Thursday, February 13, 2014

Protect Yourself from Identity Theft

I've noticed a lot of news stories lately about data thefts, identity theft and other similar issues.  Personally I have been lucky to never experience anything more than a few invalid charges on a credit card which have been noticed immediately.  I try to be smart about keeping my information private and not clicking on links in emails from strangers, all of the obvious stuff.

As a general rule, I try to follow these common sense guidelines:

  1. It's never a good idea to use the same password for everything that you do online.
  2. It's also not a good idea to use obvious passwords such as birthdays, the names of family members, etc. - these are too easy to guess or to find through a little light social mining on your facebook page.
  3. It's good practice to change your important passwords occasionally.
  4. Make your life easier when it comes to passwords and invest in a password manager like Roboform.  It will remember your passwords for you and keep them encrypted.  See for more information.  This is one tool that I've used for a long time and I've recommended to a lot of people because I use it personally, it's easy and inexpensive.
  5. Don't carry your social security card in your wallet.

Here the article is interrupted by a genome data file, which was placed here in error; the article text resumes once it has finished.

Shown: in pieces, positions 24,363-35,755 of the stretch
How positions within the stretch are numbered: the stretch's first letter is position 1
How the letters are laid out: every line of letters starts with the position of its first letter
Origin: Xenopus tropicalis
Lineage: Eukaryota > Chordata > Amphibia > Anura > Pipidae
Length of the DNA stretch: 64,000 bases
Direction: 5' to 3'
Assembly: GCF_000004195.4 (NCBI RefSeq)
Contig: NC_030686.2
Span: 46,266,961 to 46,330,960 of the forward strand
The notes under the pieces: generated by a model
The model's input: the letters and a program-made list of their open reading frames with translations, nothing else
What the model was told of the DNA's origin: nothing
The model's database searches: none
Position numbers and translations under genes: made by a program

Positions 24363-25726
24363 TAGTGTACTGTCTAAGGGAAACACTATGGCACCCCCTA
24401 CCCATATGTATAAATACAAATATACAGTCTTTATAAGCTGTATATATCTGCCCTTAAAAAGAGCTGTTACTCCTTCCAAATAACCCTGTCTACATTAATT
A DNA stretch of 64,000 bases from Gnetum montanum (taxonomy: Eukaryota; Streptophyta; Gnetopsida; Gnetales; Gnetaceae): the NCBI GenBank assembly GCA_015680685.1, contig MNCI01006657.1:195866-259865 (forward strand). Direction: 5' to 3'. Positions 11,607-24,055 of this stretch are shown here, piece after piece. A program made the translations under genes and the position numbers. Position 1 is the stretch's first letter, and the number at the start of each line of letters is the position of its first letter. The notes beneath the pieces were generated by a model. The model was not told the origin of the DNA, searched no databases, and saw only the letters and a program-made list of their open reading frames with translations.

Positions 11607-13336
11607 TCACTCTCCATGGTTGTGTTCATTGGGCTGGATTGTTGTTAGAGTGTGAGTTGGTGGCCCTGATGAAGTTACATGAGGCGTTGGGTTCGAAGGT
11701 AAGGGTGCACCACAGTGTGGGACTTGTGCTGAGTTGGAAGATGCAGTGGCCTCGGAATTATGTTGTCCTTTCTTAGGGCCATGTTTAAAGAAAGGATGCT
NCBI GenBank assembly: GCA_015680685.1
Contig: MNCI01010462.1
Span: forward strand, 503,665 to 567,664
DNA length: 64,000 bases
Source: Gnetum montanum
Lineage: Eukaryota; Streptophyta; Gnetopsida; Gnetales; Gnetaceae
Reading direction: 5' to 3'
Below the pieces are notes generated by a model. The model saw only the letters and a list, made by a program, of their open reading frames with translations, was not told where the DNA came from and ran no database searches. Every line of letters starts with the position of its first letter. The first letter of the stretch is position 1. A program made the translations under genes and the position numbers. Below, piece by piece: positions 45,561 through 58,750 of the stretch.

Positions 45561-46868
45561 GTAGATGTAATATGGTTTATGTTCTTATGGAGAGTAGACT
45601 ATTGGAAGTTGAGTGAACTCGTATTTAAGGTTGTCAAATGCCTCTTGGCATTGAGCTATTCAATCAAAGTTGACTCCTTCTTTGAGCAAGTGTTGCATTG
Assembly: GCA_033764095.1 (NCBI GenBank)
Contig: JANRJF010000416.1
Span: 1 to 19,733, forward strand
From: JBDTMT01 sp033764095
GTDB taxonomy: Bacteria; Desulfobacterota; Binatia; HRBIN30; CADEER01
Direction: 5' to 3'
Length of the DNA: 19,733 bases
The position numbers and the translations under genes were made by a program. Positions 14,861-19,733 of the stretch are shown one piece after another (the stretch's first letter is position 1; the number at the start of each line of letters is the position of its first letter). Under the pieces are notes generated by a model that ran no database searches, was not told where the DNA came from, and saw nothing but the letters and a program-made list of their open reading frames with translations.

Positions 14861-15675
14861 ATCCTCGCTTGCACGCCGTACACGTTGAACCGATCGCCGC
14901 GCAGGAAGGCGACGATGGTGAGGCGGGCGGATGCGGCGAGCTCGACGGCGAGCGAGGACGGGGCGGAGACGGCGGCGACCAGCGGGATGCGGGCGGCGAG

6. Use a  password on your mobile devices like your tablet and cell phone.  Also, if available, set up the app for "where's my iphone" as appropriate for your device.  It will locate a lost or stolen device for you and also you enable to wipe its data remotely if necessary.
  7. Never try to put electronic devices like phones, tablets or laptops in checked luggage when you fly.  This may seem obvious but some people do still try to do it and it never ends well.
  8. When using public wifi hotspots, try to avoid doing anything sensitive such as banking, just in case someone nearby is monitoring the wifi and capturing information from it.
  9. Use a password on your home wifi network.  This prevents anyone from using your connection and it also gives one line of defense against someone who tries to pick up your data from it (see #7).
  10. If you receive any offers for credit in the mail, you should shred them before throwing them away.
  11. You should check on your own credit report periodically, or at least annually, to confirm that there is nothing fraudulent on there.
Have any good tips to share?  Feel free to post in the comments.  Stay safe everyone.

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